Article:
DVRs can be a pain to use. These devices are slow, finicky, and confusing. Add in years of dust, damage, and neglect and you may be facing a DVR that does not function properly in the first place. Even in the most pristine conditions, DVRs are bound to have a few problems that cause a headache for users.
Although we have designed DVR Examiner to work directly from the hard drive, bypassing the need for the DVR itself, it may sometimes be necessary for you to work directly with the DVR to export video or determine DVR settings. Furthermore, it is crucial to understand what to do when faced with a DVR that is not functioning in the field to preserve evidence that may exist on the device. Here are 10 helpful tips and tricks on how to solve some of the common problems of a nonworking DVR, so that you can easily address these basic technical issues.
1) Document the current state of the DVR. The first step when handling a DVR of any kind is to document the make and model of the device. This is important because all DVRs function differently, so it is crucial to understand what device you are dealing with before you can solve the problem. Make note of what the make and model is of the DVR (if there is one) as well as the current configuration of anything that is plugged into the DVR. A good time to do this would be while the DVR is turned off, and this information can be documented with photos if there is no make and model information available.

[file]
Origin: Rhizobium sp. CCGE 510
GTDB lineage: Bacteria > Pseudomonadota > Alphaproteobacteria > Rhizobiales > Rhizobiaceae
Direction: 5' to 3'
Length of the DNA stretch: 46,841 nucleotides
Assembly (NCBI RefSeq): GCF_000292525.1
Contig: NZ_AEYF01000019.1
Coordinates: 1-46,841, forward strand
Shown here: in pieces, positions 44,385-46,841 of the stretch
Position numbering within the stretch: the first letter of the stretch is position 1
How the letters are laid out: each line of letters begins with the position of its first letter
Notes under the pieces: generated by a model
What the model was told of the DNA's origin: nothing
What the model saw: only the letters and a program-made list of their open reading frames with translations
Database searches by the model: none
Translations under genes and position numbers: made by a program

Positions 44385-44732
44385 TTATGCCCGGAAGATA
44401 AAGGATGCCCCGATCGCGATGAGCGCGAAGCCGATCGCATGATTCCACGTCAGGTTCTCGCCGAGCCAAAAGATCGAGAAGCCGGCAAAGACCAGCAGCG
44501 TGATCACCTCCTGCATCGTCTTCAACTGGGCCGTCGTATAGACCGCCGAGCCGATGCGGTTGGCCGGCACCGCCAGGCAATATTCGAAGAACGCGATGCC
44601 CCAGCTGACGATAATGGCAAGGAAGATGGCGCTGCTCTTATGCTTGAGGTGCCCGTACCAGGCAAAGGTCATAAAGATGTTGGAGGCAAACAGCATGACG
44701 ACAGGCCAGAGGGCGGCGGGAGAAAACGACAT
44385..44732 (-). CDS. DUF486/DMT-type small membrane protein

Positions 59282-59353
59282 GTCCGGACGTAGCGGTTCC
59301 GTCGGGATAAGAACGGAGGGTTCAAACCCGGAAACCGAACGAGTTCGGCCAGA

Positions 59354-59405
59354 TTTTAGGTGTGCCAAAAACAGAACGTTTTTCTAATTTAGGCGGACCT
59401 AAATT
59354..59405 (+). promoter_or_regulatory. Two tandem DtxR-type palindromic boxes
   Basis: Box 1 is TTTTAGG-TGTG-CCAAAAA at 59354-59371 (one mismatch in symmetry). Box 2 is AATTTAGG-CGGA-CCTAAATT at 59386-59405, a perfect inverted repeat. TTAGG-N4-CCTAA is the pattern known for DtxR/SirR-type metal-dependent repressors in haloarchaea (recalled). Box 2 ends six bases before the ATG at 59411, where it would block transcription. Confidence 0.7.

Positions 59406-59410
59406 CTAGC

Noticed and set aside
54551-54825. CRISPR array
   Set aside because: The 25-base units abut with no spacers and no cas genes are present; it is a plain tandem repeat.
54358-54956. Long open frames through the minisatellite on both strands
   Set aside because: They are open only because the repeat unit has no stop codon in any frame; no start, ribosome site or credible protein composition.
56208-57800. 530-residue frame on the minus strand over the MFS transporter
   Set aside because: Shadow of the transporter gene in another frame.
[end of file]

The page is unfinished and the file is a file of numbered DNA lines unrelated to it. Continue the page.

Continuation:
2) Preserve the data. Preserving the data is key when handling a nonworking DVR. There are many things that can occur during the startup of a nonworking DVR that could cause unintended changes to the data stored on the hard drive including:
- Power Surge: A failure of the DVR power supply or system board may cause a power surge that can kill an otherwise working DVR.
- Hard Drive Association: Some DVRs store the serial number or other properties of the hard drive in the memory as the ‘associated drive.’ A malfunction of the system board or depletion of the CMOS battery may cause that association to be lost, resulting in the DVR ‘formatting’ the hard drive upon boot.
- Video Expiration: Depending on the make and model of the DVR, there may be an option to set video to ‘expire’ after a certain number of days. Because of this, if the DVR has been powered off for any period, booting it up may cause the DVR to ‘erase’ that video.Before starting up a nonworking DVR, make sure you are aware of these potential impacts on the DVR hard drive. If there is important video evidence on the DVR necessary for a case, you want to make sure to preserve the data before you begin the DVR startup process.
The best way to preserve data…